TAMPA — For David Petraeus, the slide down from the top apparently began in early August 2011, when he returned home after serving as the top commander of U.S. forces in Afghanistan.
He met with his biographer, Paula Broadwell, according to federal court documents filed Tuesday in North Carolina in conjunction with his agreement to plead guilty to a misdemeanor charge of illegally possessing and storing classified information. Broadwell, an Army Reserve major, began asking Petraeus about his “black books,” a collection of “highly classified” information he had been gathering during his tour as the commander of the International Security Assistance Forces.
“They’re in a rucksack up there somewhere,” Petraeus told Broadwell, according to a conversation which the documents say Broadwell recorded.
“Okay,” Broadwell said. “You avoiding that? You gonna look through ‘em first?”
Petraeus seemed to hesitate.
“Umm, well, they’re really — I mean they are highly classified, some of them. They don’t have it on it, but I mean there’s code word stuff on there.”
But Petraeus, who had signed several documents pertaining to the handling of classified information, turned over eight black books to Broadwell that contained highly classified information about the identification of covert CIA operatives, war strategy, intelligence capability, diplomatic discussions, quotes and deliberative discussions from high-level National Security Council meetings and his discussions with President Barack Obama, according to documents filed in his plea deal.
The relationship between the two exploded into the news on Nov. 9, 2012 after it was revealed that Petraeus, at the time director of the Central Intelligence Agency, was stepping down because of an affair with Broadwell. Two days later, the story came to Tampa, when it was leaked that Jill Kelley, who along with her husband Scott have been friendly with military leaders at MacDill, inadvertently touched off the investigation by reaching out to the FBI after receiving what she claims were threatening emails sent to her husband’s account. The subsequent investigation had led to the discovery of the affair between Petraeus and Broadwell.
He now faces up to a year in prison, a $100,000 fine and up to five years probation.
According to court documents, prosecutors have agreed not to oppose Petraeus’ request for no jail time and both parties agreed to a two-year probation, and a $40,000 fine.
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Before his affair came to light, David Petraeus was one of this generation’s most revered general officers.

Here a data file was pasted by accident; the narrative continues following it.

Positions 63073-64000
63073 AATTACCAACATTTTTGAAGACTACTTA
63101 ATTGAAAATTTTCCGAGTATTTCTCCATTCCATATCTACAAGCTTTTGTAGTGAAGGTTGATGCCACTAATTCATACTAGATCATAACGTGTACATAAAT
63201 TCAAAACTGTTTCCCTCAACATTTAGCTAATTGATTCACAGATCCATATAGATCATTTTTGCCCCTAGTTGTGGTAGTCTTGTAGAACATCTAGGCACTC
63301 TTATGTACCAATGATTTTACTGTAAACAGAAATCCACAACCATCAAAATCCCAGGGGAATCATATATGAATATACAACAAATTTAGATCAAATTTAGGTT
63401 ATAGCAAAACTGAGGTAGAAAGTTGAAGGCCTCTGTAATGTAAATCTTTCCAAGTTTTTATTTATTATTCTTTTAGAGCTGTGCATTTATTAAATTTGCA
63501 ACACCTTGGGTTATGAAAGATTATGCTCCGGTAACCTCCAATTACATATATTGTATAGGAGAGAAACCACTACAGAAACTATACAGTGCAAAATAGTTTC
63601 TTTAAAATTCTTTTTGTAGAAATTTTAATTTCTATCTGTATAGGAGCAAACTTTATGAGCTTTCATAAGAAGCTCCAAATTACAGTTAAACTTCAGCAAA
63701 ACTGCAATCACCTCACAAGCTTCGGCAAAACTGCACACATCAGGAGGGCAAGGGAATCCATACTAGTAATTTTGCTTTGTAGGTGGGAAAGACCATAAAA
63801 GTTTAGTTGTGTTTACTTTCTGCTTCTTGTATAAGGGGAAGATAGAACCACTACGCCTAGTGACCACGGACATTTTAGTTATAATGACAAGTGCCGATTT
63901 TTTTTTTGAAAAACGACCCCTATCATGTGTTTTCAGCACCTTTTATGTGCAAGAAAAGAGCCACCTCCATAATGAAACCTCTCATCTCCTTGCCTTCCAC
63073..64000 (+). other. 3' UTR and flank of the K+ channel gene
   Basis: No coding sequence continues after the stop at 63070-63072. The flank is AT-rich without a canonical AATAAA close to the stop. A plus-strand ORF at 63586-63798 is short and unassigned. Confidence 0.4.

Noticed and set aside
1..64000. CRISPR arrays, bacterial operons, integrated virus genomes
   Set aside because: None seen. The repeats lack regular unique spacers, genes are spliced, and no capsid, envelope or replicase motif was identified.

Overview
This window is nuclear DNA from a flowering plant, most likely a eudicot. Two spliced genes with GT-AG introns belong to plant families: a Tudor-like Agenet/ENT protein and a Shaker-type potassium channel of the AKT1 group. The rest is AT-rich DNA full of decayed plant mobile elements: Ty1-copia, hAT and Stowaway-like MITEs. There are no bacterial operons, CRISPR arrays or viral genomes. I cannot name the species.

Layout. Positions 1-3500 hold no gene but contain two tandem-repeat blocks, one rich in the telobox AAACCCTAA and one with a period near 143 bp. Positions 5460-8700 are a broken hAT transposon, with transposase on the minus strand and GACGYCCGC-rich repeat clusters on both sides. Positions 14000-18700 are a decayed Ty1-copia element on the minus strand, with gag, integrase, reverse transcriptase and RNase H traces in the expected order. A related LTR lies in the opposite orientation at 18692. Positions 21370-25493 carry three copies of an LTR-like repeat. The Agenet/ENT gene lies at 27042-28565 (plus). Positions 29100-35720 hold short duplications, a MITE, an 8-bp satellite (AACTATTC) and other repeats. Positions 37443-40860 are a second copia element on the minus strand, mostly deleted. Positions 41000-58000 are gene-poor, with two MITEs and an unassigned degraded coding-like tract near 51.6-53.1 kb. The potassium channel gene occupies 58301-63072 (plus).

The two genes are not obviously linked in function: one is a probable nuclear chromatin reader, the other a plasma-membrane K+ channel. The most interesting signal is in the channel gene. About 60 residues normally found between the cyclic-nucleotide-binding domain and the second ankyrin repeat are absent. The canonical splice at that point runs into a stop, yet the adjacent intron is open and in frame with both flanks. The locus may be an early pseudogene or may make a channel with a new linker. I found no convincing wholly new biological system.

He rose to fame as the military commander leading the 2007 surge in Iraq. Credited with helping quell a disastrous situation there, he later came to MacDill as he became commander of all U.S. Central Command, overseeing U.S. military operations in the Middle East and South Asia. After Gen. Stanley McChrystal stepped down over a magazine article, Petraeus went to Afghanistan to lead U.S. and allied forces there. After he retired, he became director of the Central Intelligence Agency.
Tuesday morning, after long speculation, Petraeus signed an agreement to plead guilty, which included new details of how the man who used to lead the CIA mishandled classified information, then lied to the FBI by telling investigators he never provided Broadwell classified documents and when he denied keeping books containing “highly classified” information.
Neither Petraeus nor Broadwell immediately answered emails seeking comment.
The following account is from the court documents.
During his time in Afghanistan, Petraeus collected the highly classified information that he stored in eight, bound, 5-by-8-inch black books.
But instead of turning those books over to the National Defense University in Washington, D.C., a repository for the Pentagon’s classified information, Petraeus not only kept them, but he gave them to Broadwell, who is referred to in the documents only as his biographer and not by name.
The handoff came in August 2011 when Broadwell was visiting Washington, D.C.
Broadwell, who had the black books for several days, did not use their classified information in the Petraeus biography she co-authored, “All In: The Education of General David Petraeus,” according to the documents.
On Sept. 1, 2011, Petraeus recovered the black books from Broadwell and took them to his own home. Five days later, he became the director of the CIA. In July 2012, FBI agents visited Petraeus in office at CIA headquarters in Langley, Virginia, in connection with two media leak investigations.
“I understand that providing false statements to the Federal Bureau of Investigations is a violation of law,” Petraeus affirmed during his interviews.
A little more than four months later, on Oct. 26, 2012, FBI agents again visited Petraeus in his CIA office, this time advising him that agents were conducting a criminal investigation. When asked about mishandling classified information, Petraeus stated he never provided any to his biographer or helped the biographer get access to classified materials.